When our friend Cameron was here for 3 weeks this past winter, life in the yard and on the trail seemed to be a good bit easier to organise. The ability to have all the running dogs out at more or less the same time made training easier and quicker. With the 3 of us to feed dogs, scoop and generally share all the work, it meant there was much more free time for just being with the dogs as well as getting the training miles in.
Those facts restarted the debate between my wife and I about whether we should seek a handler for this coming winter. It’s a debate that continuously fails to reach a satisfactory conclusion – in fact it usually fails to reach any sort of conclusion at all and we move on to some other topic. However, we keep revisiting the subject and have more or less agreed that perhaps it might be a good idea. As you can see, we’re hardly bursting with enthusiasm but we can definitely see the advantages – as well as some of the pitfalls. We have eventually decided that even if we advertise for a handler, it doesn’t mean we’re committed to taking one – we’d rather do without than have the wrong person here.
Anyway, we have posted the ad on a couple of the Siberian forums in the UK that we are members of and are waiting to see if anyone is mad enough to want to come out here, and if we feel they’ll be a good fit with us and our pampered pooches.
We are looking for a handler to help us out in the kennel for this coming winter.
For those who don’t know us, we now live in Willow, Alaska, following our move from Scotland last summer.
We are home to 31 Siberian Huskies/Seppala Siberian Sleddogs and 1 crazy GSD.
We are a mid-distance kennel, aiming primarily at 200 and 300 mile races.
Handler’s duties would include assisting in feedings, which we do twice a day, scooping the yard, helping with hook up, assisting in dog care chores, running a sled and pretty much anything else that needs doing. If you can cook, then that is something else added to your list.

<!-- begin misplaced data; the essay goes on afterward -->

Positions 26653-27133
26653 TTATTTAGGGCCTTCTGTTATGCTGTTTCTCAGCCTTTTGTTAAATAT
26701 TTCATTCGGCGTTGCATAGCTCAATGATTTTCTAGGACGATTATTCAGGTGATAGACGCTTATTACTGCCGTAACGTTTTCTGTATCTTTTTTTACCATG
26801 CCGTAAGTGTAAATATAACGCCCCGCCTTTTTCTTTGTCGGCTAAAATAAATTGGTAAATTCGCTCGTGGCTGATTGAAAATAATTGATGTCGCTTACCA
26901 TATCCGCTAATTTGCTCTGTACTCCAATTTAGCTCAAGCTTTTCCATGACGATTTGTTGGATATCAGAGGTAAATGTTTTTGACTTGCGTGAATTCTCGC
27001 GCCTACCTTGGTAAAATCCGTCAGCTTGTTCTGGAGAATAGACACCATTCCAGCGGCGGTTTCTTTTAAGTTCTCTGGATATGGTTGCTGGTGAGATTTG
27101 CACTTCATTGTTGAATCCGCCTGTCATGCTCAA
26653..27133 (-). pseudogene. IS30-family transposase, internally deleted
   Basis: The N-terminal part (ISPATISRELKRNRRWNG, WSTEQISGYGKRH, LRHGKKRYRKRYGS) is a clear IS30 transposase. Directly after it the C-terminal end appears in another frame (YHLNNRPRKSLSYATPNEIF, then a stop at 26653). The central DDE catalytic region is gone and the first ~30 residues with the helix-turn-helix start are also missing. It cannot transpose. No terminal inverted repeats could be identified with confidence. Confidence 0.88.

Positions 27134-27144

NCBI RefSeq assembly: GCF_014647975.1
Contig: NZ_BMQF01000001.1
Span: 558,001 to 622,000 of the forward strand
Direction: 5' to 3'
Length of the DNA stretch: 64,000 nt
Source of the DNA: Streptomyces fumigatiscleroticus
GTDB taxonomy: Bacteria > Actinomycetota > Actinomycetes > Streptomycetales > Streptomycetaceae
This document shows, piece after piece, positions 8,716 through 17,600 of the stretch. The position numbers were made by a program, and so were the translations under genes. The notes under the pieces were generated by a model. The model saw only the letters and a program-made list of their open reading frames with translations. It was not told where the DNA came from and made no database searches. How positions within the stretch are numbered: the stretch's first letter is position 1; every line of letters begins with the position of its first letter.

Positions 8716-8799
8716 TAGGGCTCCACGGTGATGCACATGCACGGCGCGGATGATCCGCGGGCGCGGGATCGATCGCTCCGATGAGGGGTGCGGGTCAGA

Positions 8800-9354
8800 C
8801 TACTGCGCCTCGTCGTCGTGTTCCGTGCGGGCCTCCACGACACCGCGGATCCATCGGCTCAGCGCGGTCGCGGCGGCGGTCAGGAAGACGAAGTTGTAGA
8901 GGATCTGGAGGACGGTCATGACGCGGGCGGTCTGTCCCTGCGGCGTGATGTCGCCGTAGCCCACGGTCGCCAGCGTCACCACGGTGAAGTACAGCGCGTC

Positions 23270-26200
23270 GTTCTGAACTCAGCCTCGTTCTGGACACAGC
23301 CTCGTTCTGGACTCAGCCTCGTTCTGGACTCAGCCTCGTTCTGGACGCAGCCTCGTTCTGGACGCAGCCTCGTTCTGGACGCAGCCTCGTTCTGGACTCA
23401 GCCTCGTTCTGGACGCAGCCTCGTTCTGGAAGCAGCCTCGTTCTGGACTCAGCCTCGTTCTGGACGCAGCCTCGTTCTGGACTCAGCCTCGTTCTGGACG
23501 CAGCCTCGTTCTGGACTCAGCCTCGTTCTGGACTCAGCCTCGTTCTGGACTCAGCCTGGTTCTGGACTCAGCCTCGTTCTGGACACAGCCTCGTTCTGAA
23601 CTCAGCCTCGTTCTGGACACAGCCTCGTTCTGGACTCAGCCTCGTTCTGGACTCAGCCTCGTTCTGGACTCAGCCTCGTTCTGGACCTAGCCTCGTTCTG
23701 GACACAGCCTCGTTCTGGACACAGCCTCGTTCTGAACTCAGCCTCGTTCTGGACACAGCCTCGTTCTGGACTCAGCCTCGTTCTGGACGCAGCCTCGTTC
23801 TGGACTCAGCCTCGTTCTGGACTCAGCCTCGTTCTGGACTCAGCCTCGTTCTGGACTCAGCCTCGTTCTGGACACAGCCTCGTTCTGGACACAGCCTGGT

Hours are variable and long, there’s no pay, and no union !
The work is pretty relentless, if the dogs are all sorted and happy, then something else probably needs doing. Chances are you will be cold, wet, too hot, dirty, scratched, smelly, bruised and exhausted at the end of the day. Ideally, you should be in reasonable physical condition (because I’m not and someone needs to be) – you will need to carry 5 gallon buckets full of water, meat and kibble, and obviously buckets full of food going one way result in almost as full buckets of poop going the other way.
You won’t be asked to do anything we don’t do and you won’t be left to get on with things unattended except in the direst emergency.
We have some big, strong dogs, some upwards of 60 lbs, and you’d need to be confident that you can cope with walking those dogs around and also boosting them into the truck – we also have small, lighter girlies, so it’s not all powerlifting.
Alaska gets very short days in the depths of winter, around 5 hours of daylight and it gets cold ( we saw -35F this winter and this was a mild year. )
If you have a driving licence that would be a benefit, and you will need to be ready to drive on snow and ice.
In exchange for signing away all your freedoms for your time with us, you will have your own centrally heated 1 bedroom apartment, complete with full kitchen and bathroom, all your meals, cable tv, internet and more sled miles than you can shake a stick at.
We have trail access from our yard for both 4 wheeler and sled running. The trails from here go hundreds of miles in all directions.
Willow is home to the official Iditarod Restart, which takes place on Willow Lake, about 4 miles from us. There are around a dozen kennels in the immediate locale, as well as many others in the surrounding area.
If you would like to know more or have any further questions, please send us an email to gealachmor at aol.com (replacing at with the usual @)